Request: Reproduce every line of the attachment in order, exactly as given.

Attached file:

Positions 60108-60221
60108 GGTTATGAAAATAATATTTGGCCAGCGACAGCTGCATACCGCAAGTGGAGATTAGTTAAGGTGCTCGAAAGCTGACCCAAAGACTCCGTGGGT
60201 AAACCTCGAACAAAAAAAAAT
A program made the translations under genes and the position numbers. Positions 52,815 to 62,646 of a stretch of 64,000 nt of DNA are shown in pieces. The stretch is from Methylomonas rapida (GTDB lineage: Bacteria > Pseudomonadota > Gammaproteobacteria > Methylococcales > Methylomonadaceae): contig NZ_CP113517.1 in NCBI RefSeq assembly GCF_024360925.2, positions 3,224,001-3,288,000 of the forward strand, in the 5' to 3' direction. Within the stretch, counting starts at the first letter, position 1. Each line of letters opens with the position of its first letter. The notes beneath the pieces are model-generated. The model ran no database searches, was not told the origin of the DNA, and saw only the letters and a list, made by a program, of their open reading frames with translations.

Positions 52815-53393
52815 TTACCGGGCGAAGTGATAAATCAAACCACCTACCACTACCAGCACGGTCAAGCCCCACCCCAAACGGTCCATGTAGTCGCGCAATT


Positions 60108-60221
60108 GGTTATGAAAATAATATTTGGCCAGCGACAGCTGCATACCGCAAGTGGAGATTAGTTAAGGTGCTCGAAAGCTGACCCAAAGACTCCGTGGGT
60201 AAACCTCGAACAAAAAAAAAT
A program made the translations under genes and the position numbers. Positions 52,815 to 62,646 of a stretch of 64,000 nt of DNA are shown in pieces. The stretch is from Methylomonas rapida (GTDB lineage: Bacteria > Pseudomonadota > Gammaproteobacteria > Methylococcales > Methylomonadaceae): contig NZ_CP113517.1 in NCBI RefSeq assembly GCF_024360925.2, positions 3,224,001-3,288,000 of the forward strand, in the 5' to 3' direction. Within the stretch, counting starts at the first letter, position 1. Each line of letters opens with the position of its first letter. The notes beneath the pieces are model-generated. The model ran no database searches, was not told the origin of the DNA, and saw only the letters and a list, made by a program, of their open reading frames with translations.

Positions 52815-53393
52815 TTACCGGGCGAAGTGATAAATCAAACCACCTACCACTACCAGCACGGTCAAGCCCCACCCCAAACGGTCCATGTAGTCGCGCAATT